I admire your style of writing, Slam! Not that any of these details or posts on missing persons are simple, but you have an excellent ability to simplify the details, without losing the complexity.

As a person who spent around two years searching with the father of Brianna Maitland, I can concur the idea that a "spot of vital importance" was just missed, maybe by mear inches. I often heard - "it's been thoroughly searched..." and I would cringe, thinking... it becomes a fear, but one has to accept it. Or go crazy.

Keys, keys, keys... I'm beginning to think keys are crucial to any case. Why would Beau leave the keys in his bike... and without(?) the house-keys with them? He obviously didn't decide to skip work and take a walk along a trail. Not with the keys left in the ignition switch. Seems if he was being followed to work and knew it, he could have wove through traffic to catch up to the work-crew, where he'd be safe. So maybe he lagged behind to meet someone - but what sense in that? I don't know. But it appears he pulled off on that road and got in another vehicle... either forgetting his keys, or was distracted, by a weapon pointed at him perhaps.

I hope to see a couple follow-ups on Beau Ramsey. I think you've done an excellent job bringing this case together and highlighting how citizen participation is invaluable.


Miss Caitlin S. said...

These type of cases are so frustrating. What happened to him and why? Ugh, it is mind boggling.

Holly said...

Congrats on your award!

Sad and frustrating that these things happen. You list of what is important to future cases is spot on.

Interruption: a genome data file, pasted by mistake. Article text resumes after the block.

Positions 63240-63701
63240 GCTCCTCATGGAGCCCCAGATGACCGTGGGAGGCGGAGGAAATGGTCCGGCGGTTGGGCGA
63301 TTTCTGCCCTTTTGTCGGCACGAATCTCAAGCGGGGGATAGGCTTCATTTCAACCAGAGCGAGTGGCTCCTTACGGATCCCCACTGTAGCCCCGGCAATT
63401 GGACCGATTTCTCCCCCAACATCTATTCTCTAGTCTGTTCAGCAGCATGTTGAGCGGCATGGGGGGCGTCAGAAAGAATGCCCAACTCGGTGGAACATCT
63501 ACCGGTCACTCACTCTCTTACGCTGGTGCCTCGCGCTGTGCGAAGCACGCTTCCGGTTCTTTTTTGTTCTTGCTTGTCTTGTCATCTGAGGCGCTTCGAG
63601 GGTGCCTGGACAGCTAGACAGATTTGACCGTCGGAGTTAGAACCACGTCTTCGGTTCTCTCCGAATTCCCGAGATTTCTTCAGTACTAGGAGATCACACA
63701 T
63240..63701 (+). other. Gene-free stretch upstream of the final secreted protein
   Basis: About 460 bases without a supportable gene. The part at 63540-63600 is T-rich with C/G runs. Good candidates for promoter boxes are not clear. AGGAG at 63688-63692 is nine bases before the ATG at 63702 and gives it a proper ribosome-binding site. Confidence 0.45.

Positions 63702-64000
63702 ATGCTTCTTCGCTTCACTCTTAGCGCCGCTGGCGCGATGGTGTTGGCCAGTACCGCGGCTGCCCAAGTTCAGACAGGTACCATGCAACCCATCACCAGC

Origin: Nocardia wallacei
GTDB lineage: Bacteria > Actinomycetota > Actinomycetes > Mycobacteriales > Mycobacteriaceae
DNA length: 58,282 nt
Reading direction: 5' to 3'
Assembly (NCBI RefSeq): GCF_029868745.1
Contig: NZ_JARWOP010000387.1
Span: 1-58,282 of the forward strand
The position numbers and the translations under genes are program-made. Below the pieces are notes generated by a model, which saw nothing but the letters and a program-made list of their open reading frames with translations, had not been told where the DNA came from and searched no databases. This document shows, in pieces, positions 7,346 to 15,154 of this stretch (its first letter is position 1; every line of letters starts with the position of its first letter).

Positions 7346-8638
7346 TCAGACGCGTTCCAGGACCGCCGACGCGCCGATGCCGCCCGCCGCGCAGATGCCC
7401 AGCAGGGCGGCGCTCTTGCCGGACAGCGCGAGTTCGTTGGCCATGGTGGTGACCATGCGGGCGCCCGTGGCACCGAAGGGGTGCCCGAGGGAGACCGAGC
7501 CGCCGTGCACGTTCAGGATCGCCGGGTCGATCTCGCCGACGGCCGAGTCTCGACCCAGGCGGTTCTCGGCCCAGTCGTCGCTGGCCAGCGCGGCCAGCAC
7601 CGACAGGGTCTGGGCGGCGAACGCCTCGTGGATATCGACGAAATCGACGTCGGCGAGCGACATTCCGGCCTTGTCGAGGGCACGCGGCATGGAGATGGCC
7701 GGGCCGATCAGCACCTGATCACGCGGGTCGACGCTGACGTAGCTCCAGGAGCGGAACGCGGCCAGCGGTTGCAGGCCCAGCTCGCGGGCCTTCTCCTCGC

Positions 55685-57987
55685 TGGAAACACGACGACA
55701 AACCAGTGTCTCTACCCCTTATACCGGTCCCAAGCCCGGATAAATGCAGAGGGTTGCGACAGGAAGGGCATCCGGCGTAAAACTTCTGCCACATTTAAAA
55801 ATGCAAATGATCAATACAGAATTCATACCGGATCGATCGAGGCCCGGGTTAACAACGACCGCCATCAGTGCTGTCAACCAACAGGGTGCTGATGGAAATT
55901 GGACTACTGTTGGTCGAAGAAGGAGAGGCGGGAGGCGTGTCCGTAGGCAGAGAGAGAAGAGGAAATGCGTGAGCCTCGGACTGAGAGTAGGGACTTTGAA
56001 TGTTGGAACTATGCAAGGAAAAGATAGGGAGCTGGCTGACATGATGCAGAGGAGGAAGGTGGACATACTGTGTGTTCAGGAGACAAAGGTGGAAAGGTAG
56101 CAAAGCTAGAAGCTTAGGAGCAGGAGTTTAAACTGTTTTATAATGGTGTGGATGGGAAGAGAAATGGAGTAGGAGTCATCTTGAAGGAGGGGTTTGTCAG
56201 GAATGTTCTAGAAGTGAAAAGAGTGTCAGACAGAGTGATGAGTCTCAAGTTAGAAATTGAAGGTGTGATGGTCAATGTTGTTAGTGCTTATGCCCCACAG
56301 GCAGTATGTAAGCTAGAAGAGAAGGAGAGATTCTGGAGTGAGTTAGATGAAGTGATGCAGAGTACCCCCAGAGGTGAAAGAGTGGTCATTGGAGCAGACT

Rowe said...

Thank you, SD for graciously accepting your award. What terrible fate this young man Beau met with.

Krista said...

Such a sad story. He was so young and life holds so much potential!

Thanks for telling us his story. You never know, maybe one day someone will read your blog and have the answer that is needed to solve this one!

MONICA-LnP said...

sad story with a sad ending,not knowing why or how must be hard on the family.
Congrats on being recognized.

torn blazer said...

I was watching a report on TV the other night and it said that there is over 100,000 missing in the USA and about 1600 missing in Australia.....that's a lot of may disappear each year?

Slamdunk said...

Thanks all.

@ Torn Blazer/Sean: Good question.

This article provides some numbers on missing persons in the US:

As of December 31, 2008, there were 102,764 active missing person records in NCIC. Juveniles under the age of 18 account for 51,054 (49.7%) of the records and 12,648 (12.3%) were for juveniles between the ages of 18 and 20.

During 2008, 778,161 missing person records were entered into NCIC, a decrease of 4.5 percent from the 814,967 entered in 2007. Missing Person records cleared or canceled during the same period totaled 745,088.

Reasons for these removals include: a law enforcement agency located the subject, the individual returned home, or the record had to be removed by the entering agency due to a determination that the record was invalid.

The stats can be a bit confusing for several reasons including that one individual may be missing and recovered multiple times in a year.

I hope that helps.

Amanda West said...

Wow. That's just an all around sad story.

Your posts on this case, though, were very intereting.